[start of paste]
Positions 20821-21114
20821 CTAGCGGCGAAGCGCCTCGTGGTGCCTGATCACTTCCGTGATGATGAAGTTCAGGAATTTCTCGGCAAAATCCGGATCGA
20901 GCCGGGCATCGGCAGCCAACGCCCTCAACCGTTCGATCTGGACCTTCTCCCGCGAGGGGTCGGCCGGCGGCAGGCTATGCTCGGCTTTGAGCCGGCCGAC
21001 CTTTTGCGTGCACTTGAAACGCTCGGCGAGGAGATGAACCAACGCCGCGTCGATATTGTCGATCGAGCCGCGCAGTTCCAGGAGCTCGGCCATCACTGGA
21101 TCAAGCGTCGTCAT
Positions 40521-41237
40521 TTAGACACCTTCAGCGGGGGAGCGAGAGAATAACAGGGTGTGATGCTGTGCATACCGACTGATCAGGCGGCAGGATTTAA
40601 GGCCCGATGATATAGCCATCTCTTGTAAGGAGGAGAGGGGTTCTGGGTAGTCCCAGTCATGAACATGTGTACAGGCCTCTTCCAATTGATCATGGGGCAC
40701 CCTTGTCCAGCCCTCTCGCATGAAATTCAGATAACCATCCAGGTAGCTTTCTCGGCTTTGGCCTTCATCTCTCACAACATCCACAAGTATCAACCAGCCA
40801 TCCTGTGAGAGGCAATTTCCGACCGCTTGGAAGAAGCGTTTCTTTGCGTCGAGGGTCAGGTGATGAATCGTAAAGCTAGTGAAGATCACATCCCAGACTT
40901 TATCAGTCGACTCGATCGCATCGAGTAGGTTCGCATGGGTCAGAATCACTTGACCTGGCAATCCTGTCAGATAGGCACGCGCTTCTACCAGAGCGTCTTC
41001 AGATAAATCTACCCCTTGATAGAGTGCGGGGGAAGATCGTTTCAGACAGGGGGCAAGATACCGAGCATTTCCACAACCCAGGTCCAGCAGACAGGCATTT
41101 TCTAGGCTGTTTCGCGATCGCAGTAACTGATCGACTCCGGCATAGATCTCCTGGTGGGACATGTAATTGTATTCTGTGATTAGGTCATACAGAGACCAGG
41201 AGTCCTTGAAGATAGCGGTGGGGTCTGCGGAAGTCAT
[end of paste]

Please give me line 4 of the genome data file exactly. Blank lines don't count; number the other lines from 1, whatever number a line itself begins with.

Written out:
21001 CTTTTGCGTGCACTTGAAACGCTCGGCGAGGAGATGAACCAACGCCGCGTCGATATTGTCGATCGAGCCGCGCAGTTCCAGGAGCTCGGCCATCACTGGA